It's Easier to Ask Forgiveness...

...than to understand Linux permissions! Honestly though, that's not really true. Linux permissions are simple and elegant, and once you understand them, they're easy to work with. Octal notation gets a little funky, but even that makes sense once you understand why it exists.

Users and Groups:

First I need to address that Linux does have ACL support for file and folder permissions. It's not how things work by default, however, and ACLs were added to address the fine controls needed for some situations. Most Linux systems rely on standard POSIX permissions. That's what I'm covering here.

Every file has an owner and a group membership. If you type ls -l, you'll see the owner and group on all the files and folders in your current directory. POSIX permissions allow you to control read, write and execute abilities for the user, group and a third set of users, "other". Using those three aspects on three different sets of users allows for some fairly complex "who can do what" on a filesystem.

Figure 1 shows an example of what a file listing looks like. I've separated the different sections showing which fields are which. Note the first field is usually either a "d" or a "-"; the former appears on directories, and the latter appears on regular files. For files, the permissions make straightforward sense. If the "read" bit is turned on, it means that user (user, group or other) can read the contents of the file. If the "write" bit is set, it can be written to, and if the "execute" bit is set, the file can be executed. Execute bits are usually set on binary files or on scripts you want to run directly.

Figure 1. Example File Listing

On folders, the permissions work almost the same: read means the ability to see what files are in the folder, and write is the ability to save a file into the folder. Execute is a little less obvious. When the "execute" bit is set, it means the user or group can change into the directory. So the cd command will work as long as you have execute access to a folder.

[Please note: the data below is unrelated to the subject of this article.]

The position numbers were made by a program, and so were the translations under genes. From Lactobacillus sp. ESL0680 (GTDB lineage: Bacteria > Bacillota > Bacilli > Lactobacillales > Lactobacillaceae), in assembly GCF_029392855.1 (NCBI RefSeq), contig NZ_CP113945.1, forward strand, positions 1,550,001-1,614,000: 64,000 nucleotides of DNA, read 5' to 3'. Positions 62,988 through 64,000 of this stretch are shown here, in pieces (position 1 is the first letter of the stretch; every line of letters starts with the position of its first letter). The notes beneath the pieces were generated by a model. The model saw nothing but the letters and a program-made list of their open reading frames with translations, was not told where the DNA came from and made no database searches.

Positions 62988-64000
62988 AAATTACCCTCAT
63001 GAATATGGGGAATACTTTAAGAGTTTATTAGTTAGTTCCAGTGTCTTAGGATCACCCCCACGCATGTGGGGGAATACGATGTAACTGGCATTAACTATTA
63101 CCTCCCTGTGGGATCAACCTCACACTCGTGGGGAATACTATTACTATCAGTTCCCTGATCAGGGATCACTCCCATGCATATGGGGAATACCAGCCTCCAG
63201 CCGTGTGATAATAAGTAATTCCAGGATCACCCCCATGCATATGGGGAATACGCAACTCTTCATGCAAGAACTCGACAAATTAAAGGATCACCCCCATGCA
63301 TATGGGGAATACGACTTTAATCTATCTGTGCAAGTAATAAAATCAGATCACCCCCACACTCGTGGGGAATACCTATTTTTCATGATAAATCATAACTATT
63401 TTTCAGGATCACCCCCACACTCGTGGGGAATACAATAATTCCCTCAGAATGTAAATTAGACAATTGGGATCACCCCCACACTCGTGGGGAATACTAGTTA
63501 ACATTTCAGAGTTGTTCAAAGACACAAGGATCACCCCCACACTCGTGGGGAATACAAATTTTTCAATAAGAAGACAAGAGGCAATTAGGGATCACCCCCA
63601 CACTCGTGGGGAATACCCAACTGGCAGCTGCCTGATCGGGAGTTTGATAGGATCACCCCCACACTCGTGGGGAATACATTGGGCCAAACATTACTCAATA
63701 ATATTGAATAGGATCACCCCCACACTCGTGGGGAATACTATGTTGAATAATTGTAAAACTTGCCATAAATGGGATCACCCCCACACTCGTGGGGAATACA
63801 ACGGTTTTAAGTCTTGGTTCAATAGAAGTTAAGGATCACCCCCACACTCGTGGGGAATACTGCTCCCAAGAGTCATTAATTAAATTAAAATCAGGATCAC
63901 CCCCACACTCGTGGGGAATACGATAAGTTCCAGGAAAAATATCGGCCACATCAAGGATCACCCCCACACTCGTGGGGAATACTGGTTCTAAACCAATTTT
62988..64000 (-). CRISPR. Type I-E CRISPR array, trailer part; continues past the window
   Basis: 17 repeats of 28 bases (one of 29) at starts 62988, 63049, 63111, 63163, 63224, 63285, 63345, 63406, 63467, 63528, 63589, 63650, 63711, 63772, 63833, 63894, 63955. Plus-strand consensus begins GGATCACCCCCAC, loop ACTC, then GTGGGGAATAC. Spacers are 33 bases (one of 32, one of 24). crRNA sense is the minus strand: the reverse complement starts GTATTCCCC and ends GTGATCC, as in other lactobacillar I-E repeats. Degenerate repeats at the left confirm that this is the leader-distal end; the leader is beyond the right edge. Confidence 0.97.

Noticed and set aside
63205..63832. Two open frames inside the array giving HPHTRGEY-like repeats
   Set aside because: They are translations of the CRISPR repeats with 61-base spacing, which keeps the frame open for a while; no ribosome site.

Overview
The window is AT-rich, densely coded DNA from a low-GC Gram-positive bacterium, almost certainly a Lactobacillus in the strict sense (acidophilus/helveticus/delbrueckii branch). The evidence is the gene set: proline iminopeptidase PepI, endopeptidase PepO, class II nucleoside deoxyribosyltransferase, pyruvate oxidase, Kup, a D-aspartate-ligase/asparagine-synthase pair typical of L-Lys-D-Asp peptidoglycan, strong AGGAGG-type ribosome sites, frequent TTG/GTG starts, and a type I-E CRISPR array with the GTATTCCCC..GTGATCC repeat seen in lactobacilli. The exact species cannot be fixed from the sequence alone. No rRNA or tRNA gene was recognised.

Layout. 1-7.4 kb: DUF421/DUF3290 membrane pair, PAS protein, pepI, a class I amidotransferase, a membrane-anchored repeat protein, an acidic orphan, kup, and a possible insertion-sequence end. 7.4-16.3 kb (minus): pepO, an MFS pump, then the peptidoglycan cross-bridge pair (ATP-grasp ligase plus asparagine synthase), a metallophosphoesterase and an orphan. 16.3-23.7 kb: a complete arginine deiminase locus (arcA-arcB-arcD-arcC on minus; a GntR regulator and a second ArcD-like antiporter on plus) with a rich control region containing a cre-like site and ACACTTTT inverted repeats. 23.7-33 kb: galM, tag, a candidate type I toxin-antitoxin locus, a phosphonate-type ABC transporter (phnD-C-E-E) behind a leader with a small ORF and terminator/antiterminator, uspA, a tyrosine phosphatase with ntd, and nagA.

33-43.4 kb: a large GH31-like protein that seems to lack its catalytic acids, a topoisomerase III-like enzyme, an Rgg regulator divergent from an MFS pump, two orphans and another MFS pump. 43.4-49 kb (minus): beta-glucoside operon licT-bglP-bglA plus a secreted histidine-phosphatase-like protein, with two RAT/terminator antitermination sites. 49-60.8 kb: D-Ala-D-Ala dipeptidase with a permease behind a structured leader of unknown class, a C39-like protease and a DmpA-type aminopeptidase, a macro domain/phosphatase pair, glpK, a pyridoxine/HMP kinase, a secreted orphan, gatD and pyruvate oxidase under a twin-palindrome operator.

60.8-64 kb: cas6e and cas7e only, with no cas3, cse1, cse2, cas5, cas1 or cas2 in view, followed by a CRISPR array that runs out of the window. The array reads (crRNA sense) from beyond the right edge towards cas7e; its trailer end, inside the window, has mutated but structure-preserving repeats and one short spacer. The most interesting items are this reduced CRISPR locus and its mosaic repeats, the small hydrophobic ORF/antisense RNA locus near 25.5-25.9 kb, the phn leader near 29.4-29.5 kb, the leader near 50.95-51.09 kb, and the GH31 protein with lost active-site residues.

Changing Permissions:

Although Linux systems usually come with fairly sane standards for what permissions files are created with, it's often necessary to change them. For that, you use the chmod tool. The format is to use:

chmod u+rw,g-r,o+rwx file.txt

Granted, that's a fairly complex example, but let's break it down. The letters before the + or - are u for user, g for group and o for other. Then you either add or take away (+ or -) whichever aspects you desire. It's not required to specify all three user definitions, and they can be lumped together like this:

chmod ugo+rw file.txt

It's also possible to leave "ugo" off if you want to change user, group and other at the same time. So the following examples all do the same thing:

chmod ugo-rw file.txt
chmod -rw file.txt
chmod u-rw,g-rw,o-rw file.txt

Although the "ugo" format is fairly robust, it's sometimes very complicated to craft the string of pluses and minuses to get the exact permissions string you want. That's where octal notation comes into play. It's a little more confusing, but far more convenient once understood.

Octal Notation:

In Figure 2, you can see I've shown the numeric value of each permission bit. By simply adding the numbers, it's possible to create any possibility of permissions with three numbers. Figure 3 shows a few examples of how those can be figured out.

Figure 2. Numeric Value of Each Permission Bit

Figure 3. Creating Permissions

So with octal notation, the following two chmod statements are functionally the same:

chmod ug+rw,ug-x,o+r,o-wx file.txt
chmod 662 file.txt

Although it's not a requirement to use octal notation for setting permissions, it's usually the way it's done.

I urge you to play with chmod a bit until you get the results you expect when using octal notation. Then, just for fun, see if you can string together a bunch of pluses and minuses to get the same results!

Linux permissions are simple, elegant and allow for some very flexible file-sharing options on a filesystem. We use them most often when installing Web applications, because the Web server runs as a particular user, and that user (or group) needs to have access to the files it's attempting to serve.

Shawn is Associate Editor here at Linux Journal, and has been around Linux since the beginning. He has a passion for open source, and he loves to teach. He also drinks too much coffee, which often shows in his writing.

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